With the NFL draft just about two weeks away, there will be a whole new crop of players getting serious money. These guys, especially high profile first rounders, will have more money than they have ever had with the signing of their names. They need to know how to handle that money and that means getting some knowledge about how to fend off family and friends who put their hand out early and often. The NFL gives classes on how to handle money, but I feel like I can help as well. I hate to see young millionaires blow their money or have it blown for them by aunt Weezy or cousin Bernie. So here are ten things the 2015 NFL draftees need to watch for when they get a phone call or text from family and friends once they get that first big check.
- Seek out a trustworthy financial advisor. That doesn’t mean just any guy with a sign on his office saying he is a financial guru. Most people are terrible with money, not just NFL ballers. Without some direction, who could be able to do a good job with a million dollar deal, having never even seen $1000 at one time?
- Learn the word “no.” Powerful it is! Some hard headed relatives may need to hear it more than once. Use it often. If you say yes to any and all requests, you might as well go to work at a tire shop. That way no one will hound you for money and at the end of your working career you will have about the same left over in savings.
- People related to you do not get a free pass for never going to work. Unless they have some kind of disability that prevented them from working, it was a choice to not generate some income. You can’t be their savior. No amount would be enough to satisfy someone who knows not the value of a dollar. They would see $50,000 as a drop in the bucket to a pro athlete and would hound you forever once they saw you were willing to “pitch in.”
- If your uncle Fred has ran a garage for 40 years then he is probably not a bad guy to loan a few bucks to for his biz. Now if he is talking a $500K expansion a building that is worth maybe $50K, that is a no-no. Know the limits of your people. And if you do decide to loan folks money, only do so if you are willing to accept that it will never be paid back. Even the most well intentioned people sometimes fail to pay loans back.
- A shady ex-girlfriend who was shady when you were poor is not going to improve once you get a check with six or seven digits. Hooking up with her right before the draft in a drunken haze may be a good way to start child support payments to this loon nine months later. You’ll have plenty of chances with groupies to make this big mistake. A vasectomy may be the best investment a pro football player can make. There is no joke in that statement at all.
- If you have a friend or uncle that has been in jail twelve times since you have been alive, it’s a good bet they like the accommodations and will be visiting again soon. Any money given to them will never be used properly and you would be better off to simply set that cash on fire. It would do less harm that way.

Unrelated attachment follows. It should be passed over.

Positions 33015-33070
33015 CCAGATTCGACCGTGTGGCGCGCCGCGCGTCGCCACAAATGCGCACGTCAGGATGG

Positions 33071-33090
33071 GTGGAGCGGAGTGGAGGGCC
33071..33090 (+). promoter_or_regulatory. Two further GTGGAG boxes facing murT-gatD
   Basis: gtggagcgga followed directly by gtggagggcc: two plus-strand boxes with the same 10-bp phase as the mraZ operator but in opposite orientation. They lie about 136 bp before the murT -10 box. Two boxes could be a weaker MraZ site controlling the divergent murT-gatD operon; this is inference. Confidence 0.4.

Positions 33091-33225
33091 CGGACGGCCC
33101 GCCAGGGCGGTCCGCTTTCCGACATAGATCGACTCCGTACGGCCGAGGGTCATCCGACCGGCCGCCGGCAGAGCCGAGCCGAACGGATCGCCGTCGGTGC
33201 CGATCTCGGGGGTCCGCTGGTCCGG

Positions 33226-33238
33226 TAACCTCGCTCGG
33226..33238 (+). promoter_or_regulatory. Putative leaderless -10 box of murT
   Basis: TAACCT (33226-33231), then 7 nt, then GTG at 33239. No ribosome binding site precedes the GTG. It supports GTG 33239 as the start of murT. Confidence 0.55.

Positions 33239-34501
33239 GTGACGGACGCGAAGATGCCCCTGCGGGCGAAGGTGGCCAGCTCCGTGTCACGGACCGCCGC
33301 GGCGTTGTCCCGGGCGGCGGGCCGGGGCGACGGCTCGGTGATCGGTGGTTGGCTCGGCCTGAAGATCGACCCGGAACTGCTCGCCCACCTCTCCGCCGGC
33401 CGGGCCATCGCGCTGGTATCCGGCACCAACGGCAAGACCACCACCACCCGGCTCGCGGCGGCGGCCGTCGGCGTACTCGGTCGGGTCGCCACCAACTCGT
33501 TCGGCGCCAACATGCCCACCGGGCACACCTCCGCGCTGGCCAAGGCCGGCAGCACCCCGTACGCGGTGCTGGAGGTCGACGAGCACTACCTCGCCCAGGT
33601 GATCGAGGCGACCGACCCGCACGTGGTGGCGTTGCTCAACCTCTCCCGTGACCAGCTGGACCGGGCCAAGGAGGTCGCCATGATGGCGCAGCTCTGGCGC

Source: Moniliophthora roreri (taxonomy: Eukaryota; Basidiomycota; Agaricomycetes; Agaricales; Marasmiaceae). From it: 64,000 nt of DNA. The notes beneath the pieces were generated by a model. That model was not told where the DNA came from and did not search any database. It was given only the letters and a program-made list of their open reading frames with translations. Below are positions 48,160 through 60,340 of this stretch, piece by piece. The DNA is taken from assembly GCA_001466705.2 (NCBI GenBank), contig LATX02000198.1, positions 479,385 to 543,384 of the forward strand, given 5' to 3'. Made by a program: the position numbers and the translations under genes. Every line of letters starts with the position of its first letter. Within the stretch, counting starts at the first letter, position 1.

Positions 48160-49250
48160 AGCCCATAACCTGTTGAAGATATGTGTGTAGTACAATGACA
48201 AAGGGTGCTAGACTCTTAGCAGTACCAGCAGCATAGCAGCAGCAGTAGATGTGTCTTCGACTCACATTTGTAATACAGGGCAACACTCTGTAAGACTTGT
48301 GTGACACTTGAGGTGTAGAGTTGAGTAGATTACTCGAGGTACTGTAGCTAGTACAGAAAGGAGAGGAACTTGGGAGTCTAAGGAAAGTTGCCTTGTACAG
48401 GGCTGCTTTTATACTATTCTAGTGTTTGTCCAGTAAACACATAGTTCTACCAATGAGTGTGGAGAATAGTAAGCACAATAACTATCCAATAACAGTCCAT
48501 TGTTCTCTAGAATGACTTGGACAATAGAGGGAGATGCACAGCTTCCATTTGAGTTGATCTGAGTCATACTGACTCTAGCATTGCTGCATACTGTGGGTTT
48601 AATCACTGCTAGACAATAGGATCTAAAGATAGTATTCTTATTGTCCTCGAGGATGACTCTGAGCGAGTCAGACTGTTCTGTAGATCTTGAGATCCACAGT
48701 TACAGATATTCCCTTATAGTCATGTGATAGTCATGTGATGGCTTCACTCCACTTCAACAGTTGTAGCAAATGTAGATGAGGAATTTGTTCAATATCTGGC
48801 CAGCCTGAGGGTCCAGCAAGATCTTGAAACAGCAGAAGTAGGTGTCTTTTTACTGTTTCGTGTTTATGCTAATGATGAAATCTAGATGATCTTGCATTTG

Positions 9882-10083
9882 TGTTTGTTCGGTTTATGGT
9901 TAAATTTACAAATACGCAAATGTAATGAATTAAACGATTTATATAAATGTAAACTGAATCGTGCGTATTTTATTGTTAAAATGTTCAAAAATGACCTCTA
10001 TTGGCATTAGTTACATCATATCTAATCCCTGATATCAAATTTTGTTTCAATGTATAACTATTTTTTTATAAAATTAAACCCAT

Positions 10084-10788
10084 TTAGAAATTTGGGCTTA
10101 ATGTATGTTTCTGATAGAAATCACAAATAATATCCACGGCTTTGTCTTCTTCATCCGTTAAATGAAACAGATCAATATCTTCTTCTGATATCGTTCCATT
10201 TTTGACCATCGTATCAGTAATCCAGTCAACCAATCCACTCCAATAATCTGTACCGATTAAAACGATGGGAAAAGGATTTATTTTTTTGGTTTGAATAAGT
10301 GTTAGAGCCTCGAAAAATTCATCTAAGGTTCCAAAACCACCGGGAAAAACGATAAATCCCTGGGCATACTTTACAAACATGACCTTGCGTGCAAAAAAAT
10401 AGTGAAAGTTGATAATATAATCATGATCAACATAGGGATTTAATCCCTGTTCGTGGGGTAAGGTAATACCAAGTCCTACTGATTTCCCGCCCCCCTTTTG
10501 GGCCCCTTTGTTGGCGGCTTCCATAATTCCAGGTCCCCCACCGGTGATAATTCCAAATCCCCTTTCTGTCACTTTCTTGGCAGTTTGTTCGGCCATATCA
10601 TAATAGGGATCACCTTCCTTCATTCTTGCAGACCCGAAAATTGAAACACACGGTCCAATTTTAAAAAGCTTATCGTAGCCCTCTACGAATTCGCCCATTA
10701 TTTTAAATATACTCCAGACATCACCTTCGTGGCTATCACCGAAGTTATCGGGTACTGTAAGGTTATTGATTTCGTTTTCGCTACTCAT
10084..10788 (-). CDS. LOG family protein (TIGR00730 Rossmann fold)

- If you can’t stop yourself from helping out a family member in need of a better car or fixing up their heating and AC unit that is OK. You just can’t do it endlessly and better yet you need to take control of the billing and pay the company directly. If they are offended by this then they are welcome to use their own money. Once they asked for your help, then you have a direct say in how the money is used or distributed.
- Shady family members may not ask for a handout at all. They may just want you to invest in some “great real estate.” Many a pro athlete has bought into a no lose investment only to lose every dollar they put into the hairbrain scheme. The money you will make in the League will not last forever. Players like Peyton Manning and Tom Brady are the outliers with careers longer than most presidents. Many NFLers are lucky to get five years worth of game checks.
- Once you hear the phrase, “you forgot where you come from”, you know a friend or cousin is trying to guilt you into handing them them cash for some doomed small business they have in mind. As a NFL player you need to forget where you came from partially. If not, you will end up right back there as a has-been. It’s cool to give back to your hometown in some ways, but you are not Bill Gates. You may be making more money than anyone in your little hometown, but that doesn’t mean you need to fund “Lenny’s Car Wash” which is being run by a buddy that has never worked a real job in his life.
- If your mom or dad says you owe them for anything they did for you as a kid, ie. raising you, they actually have a point. The fact they they provided for you, if that is truly the case, means that they helped you get to where you are. If without them, you would never had made it to the NFL, then handing them some cash is not unreasonable. However, if they have to use this point about raising you, then they are probably not the best people ever. So treat it like a negotiation. Don’t be an ATM or do something stupid like give them half your signing bonus. Buy them a reasonable house, paid for in cash so if they screw up and take a loan on it leading to them losing the place, then that is on them. If you never put a limit on your parents, and they are the mooching type, they will break you.